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DBRS said Montreal-based Yellow Media could have further downgrades.


Yellow Media's hopes of amending its restructuring proposal have been smacked down by a Quebec court just days before the company faces a vote on its much-criticized plan.

Early last week, Yellow Media put together a conference call to threaten that it would seek creditor protection in order to reduce almost $2-billion of debt should stakeholders vote against its current restructuring proposal. Those efforts were shot down just a few days later by judge Robert Mongeon, who delivered his ruling just a few hours before the long weekend started.

The sequence of events is a bit tricky to follow, but the gist of the story is that Yellow Media's restructuring proposal has been filed under the Canada Business Corporations Act (CBCA). Last week, Yellow Media chief executive officer Marc Tellier tried to complicate the matter by amending the current resolution to implement the plan through the Companies' Creditors Arrangement Act (CCAA) if the current effort "appears for any reason impracticable."

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"We have tabled clearly the best alternative available to us and if a recapitalization is not implemented we may be required to immediately pursue alternatives that are less favourable to the company and its stakeholders," Mr. Tellier said on the conference call.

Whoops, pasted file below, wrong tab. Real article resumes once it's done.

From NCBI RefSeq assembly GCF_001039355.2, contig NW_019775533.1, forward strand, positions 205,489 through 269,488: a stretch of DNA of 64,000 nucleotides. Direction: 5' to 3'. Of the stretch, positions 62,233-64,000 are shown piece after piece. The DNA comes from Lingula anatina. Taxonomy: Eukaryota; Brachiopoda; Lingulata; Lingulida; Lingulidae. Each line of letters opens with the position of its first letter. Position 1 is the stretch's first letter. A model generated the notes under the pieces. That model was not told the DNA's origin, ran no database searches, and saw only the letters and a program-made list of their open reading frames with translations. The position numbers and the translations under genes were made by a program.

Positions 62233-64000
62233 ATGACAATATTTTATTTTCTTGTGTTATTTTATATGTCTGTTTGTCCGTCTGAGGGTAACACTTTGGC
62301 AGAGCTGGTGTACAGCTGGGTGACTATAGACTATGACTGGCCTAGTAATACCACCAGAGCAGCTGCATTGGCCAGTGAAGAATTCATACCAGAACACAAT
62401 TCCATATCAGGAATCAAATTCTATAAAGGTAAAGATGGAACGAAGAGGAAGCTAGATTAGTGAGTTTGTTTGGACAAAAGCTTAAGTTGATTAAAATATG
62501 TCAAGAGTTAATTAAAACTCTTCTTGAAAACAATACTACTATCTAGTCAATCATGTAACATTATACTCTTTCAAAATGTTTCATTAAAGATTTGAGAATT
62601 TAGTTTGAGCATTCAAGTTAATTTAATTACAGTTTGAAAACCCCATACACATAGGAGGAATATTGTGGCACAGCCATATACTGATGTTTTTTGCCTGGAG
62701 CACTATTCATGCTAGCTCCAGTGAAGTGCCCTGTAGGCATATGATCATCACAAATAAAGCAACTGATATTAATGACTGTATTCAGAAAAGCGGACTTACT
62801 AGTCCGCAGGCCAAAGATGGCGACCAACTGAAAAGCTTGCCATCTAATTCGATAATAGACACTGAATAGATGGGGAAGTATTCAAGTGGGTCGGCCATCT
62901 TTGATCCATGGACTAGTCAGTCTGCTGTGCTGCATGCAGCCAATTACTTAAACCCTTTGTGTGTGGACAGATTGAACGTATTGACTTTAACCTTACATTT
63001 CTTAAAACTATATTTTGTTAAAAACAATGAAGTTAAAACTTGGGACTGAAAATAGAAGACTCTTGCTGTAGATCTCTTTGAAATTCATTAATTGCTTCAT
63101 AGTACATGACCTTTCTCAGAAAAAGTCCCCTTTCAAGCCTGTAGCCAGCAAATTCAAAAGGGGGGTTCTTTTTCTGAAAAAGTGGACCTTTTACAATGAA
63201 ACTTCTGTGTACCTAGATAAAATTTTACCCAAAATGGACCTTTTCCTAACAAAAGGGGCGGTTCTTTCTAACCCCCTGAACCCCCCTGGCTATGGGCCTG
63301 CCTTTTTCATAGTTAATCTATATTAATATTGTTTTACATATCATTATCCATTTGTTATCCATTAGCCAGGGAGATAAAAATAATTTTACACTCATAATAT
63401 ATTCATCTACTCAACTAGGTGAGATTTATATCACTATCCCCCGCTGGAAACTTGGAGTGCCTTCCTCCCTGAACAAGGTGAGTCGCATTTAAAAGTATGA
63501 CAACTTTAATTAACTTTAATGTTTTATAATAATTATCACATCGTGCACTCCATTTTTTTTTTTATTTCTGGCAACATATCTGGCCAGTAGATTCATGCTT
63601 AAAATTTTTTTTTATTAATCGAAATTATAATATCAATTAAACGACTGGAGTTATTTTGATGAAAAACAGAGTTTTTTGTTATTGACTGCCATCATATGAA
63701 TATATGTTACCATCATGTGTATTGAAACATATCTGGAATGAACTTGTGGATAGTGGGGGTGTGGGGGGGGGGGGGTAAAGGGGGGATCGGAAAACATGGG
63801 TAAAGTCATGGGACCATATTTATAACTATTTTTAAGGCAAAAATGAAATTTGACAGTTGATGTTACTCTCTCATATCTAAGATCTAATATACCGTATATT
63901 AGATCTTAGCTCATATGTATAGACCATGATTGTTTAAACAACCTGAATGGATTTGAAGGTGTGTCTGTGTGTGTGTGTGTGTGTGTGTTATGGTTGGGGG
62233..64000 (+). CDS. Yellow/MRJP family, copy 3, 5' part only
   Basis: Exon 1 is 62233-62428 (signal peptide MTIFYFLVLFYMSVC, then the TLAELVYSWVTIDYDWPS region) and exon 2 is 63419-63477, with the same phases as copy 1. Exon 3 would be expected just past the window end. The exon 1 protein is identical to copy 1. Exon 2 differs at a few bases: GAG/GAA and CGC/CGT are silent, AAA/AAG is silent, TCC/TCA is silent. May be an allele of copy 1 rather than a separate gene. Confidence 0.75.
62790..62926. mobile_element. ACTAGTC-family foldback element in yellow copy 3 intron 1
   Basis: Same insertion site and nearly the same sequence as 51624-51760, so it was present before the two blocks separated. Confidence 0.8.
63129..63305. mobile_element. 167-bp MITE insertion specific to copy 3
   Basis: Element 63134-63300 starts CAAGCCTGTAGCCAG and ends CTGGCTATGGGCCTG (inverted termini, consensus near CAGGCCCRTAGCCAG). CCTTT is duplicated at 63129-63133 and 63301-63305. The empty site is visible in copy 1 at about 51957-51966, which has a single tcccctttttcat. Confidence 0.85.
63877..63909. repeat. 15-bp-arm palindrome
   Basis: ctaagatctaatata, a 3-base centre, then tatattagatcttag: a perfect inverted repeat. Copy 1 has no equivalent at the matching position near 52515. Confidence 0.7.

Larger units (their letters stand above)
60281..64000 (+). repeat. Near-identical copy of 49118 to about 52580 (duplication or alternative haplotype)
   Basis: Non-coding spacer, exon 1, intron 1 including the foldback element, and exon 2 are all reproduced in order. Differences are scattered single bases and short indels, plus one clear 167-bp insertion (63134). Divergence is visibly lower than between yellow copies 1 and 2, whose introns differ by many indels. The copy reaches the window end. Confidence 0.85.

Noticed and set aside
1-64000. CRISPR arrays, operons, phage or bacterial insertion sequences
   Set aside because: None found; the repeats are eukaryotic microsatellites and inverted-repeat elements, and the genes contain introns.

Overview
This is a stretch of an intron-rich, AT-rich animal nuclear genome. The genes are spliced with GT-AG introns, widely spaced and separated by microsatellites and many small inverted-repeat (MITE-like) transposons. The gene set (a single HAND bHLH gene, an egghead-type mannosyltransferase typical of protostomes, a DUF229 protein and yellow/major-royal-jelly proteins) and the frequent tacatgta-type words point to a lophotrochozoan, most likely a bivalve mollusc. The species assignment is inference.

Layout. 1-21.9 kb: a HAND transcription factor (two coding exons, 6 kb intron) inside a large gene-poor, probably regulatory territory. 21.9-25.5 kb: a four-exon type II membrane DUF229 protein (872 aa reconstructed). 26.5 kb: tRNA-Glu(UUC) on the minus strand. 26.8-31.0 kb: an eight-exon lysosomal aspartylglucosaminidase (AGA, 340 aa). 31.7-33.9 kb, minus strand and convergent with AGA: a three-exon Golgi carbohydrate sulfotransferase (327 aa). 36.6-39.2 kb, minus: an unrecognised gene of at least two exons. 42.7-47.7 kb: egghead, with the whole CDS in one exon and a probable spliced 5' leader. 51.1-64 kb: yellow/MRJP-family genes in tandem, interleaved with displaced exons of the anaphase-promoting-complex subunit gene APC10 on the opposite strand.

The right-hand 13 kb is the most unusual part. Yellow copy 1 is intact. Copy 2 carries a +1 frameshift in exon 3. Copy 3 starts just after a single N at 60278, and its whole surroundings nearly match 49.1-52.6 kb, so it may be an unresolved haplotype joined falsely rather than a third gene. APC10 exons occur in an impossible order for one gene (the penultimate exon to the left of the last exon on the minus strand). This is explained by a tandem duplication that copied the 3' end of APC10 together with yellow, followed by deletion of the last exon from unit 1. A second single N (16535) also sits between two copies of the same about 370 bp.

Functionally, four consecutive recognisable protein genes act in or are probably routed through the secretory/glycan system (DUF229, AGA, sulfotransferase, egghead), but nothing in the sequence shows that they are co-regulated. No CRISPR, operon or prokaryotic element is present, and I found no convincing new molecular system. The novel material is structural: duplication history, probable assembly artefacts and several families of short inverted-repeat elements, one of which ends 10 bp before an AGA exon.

Judge Mongeon didn't let that language influence him. "I am of the view that the proposed amendment should not be part of the process currently envisaged under the CBCA inasmuch as it deals only with another proceeding under a different statute and which is, at this time, purely hypothetical."

He explained his reasoning in detail. First, the judge noted that even Yellow Media admits that the proposed amendment isn't necessary to pursue arrangement currently up for debate under the CBCA. Second, the CBCA and CCAA have different tests of admissability and different procedures, so having one proposal technically apply to both would be very tricky.

The judge didn't say Yellow Media can't pursure CCCA, but the company "shall then have to seek and obtain anew any support proxies it may need to implement such plan," adding that Yellow Media "cannot suggest that a consent given in favour of the CBCA plan will automatically survive its intended use and eventually apply to an eventual plan of arrangement under the CCAA, thus forcing the voting stakeholders to be tied to another legal process."

Given that the proposal was shot down, it looks like the company is headed to the vote on Thursday, with both the lending syndicate and convertible debenture holders arguing that the current plan isn't fair.

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About the Author
Reporter and Streetwise columnist

Tim Kiladze is a business reporter with The Globe and Mail. Before crossing over to journalism, he worked in equity capital markets at National Bank Financial and in fixed-income sales and trading at RBC Dominion Securities. Tim graduated from Columbia University's Graduate School of Journalism and also earned a Bachelor in Commerce in finance from McGill University. More


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